Students share beloved traditions for upcoming holidays

The traditions that are celebrated during this time of year are some of the most well-loved. From visiting family to having a day of quiet prayer, the winter season is a special time for many, so let’s take a look at the traditions that our community enjoys. 

One of the best things about the holidays is the food. So many students gushed about the joy of making cookies and other treats for their families. Junior Marrisa Johnson said, “On Christmas eve [my family members] each make a dish of the meal, and I usually make the appetizer. Then we watch church and a movie all together.”

Junior Natalee Schmidt has a similar annual celebration routine. “My favorite tradition is making desserts with my grandma a couple days before Christmas. We make fudge, chocolate covered pretzels, sugar cookies and cake balls.”

Sophomore Boston Roberts cooks up memories as well. “Making cookies because baking is my favorite hobby.” 

Food is special during this time of year as it brings so many people together, but what goes better with cookies than milk? Santa, of course. 

A tradition that many find silly but others find special is that of leaving out cookies for Santa. Sophomore Todd Engle said, “I like making and leaving out cookies because it keeps the magic alive even though I know Santa isn’t real.”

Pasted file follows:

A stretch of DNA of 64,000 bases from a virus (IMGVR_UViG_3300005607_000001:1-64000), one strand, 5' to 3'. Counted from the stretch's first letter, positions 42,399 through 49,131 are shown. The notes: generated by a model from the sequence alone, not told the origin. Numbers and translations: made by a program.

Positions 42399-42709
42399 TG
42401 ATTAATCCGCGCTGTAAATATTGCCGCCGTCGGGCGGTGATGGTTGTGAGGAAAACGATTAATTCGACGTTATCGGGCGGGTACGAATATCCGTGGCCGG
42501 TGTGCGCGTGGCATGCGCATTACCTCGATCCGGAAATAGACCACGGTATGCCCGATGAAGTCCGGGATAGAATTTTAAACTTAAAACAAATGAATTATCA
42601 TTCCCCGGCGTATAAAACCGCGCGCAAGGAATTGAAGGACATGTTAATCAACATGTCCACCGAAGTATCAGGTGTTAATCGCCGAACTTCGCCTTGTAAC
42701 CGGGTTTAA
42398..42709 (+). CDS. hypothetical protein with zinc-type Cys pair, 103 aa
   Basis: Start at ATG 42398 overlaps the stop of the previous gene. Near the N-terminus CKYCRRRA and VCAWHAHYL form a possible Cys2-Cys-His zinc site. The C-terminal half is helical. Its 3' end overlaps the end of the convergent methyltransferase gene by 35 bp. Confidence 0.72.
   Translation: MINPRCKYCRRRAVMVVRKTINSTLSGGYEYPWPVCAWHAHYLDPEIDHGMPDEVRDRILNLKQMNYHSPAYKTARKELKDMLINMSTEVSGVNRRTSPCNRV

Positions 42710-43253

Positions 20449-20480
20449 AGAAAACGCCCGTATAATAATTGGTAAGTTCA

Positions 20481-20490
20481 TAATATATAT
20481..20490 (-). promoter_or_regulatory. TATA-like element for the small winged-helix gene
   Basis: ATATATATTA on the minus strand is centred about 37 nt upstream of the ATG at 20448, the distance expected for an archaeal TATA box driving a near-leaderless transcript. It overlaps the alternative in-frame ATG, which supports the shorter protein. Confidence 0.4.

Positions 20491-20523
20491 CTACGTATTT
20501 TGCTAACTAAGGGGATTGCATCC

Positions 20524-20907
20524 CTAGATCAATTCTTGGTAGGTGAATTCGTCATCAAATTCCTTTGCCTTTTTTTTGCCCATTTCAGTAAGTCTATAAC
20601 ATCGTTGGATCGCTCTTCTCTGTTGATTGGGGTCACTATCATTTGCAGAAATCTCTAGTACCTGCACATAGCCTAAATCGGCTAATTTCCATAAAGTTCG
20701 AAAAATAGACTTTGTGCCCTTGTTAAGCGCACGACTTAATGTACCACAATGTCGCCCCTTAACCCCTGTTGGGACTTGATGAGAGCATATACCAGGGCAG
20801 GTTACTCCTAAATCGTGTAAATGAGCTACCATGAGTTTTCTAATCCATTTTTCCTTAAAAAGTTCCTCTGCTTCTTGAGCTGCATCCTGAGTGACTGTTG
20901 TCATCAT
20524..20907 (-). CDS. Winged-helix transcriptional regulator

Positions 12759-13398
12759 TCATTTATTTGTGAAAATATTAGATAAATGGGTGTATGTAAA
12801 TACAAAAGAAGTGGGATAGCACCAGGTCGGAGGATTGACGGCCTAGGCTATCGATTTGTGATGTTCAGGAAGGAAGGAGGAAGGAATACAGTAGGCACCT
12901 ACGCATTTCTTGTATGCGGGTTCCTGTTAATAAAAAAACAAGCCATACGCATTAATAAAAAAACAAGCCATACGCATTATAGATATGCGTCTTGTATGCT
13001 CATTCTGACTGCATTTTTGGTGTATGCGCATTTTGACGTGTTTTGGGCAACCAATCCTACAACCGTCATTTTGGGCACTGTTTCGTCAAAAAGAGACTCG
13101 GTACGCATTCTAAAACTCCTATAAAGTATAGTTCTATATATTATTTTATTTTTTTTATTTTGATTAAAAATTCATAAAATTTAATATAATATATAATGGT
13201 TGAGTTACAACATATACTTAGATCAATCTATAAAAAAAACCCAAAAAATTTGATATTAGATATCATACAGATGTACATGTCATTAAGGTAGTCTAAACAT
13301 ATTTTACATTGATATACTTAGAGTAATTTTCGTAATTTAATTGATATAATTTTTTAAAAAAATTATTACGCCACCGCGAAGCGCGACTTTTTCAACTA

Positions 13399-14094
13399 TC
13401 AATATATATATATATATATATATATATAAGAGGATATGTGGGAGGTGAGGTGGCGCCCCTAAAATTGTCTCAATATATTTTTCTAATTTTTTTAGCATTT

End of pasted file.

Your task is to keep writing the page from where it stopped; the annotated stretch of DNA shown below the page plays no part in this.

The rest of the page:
But for many students the most important character of Christmas is Jesus. 

Around this time of year lots of students spend their Christmas reading religious literature. Surrounded by Christmas cheer while hearing about the birth of their savior, junior Andrew Schipper said, ”Church service followed by Christmas dinner [is] a great way to celebrate friends, family and the birth of Jesus.” 

Junior Caroline Schafer has a similar tradition. “Every year before we open presents, my family sits around the tree and reads a picture book version of the story of Jesus being born in the stable. It may seem silly, but we’ve been doing it since I was little, and Christmas isn’t the same when we don’t do it.” 

But the most popular tradition isn’t going to church, baking or leaving food for Santa, It’s being with family. 

Junior Mackenzie Wilson said,  “My favorite tradition is on Christmas Eve, me and and all my cousins and family go to my grandparents to open gifts. All the kids pass out the gifts, and then we open them one at a time from youngest to older until all the gifts are gone,” and Vera Patterson said, “I love spending time with my family and just having a good time.” 

Sophomore Aleah Wegener is another with a family tradition. “Secret Siblings. It’s fun to get a gift for one of my siblings.” 

Though getting together with families is the highlight of the season for most students, it’s also a tradition that won’t happen for many this year due to COVID-19. Which is still a thing, remember COVID-19 doesn’t die with 2020 this New Years Eve, so wear a mask. Make sure to be safe, careful and clean. Do not see at risk relatives, avoid going out when you can and always wear a mask and clean your hands. 

We lost to many people in the last few months. Let’s try to not lose anymore, and remember everyone deserves a happy holiday, so this year Blessed Be, Happy yule, Happy Hanukkah, Happy Kwanzaa, Merry Three Kings Day, Feliz Navidad, Blessed Saturnalia, Happy Soyal, Happy Yalda, Blessed Inti Raymi, Happy Midwinter, Merry St. Lucia’s Day and Happy Dong Zhi.





You must be logged in to post a comment Login

Leave a Reply

This site uses Akismet to reduce spam. Learn how your comment data is processed.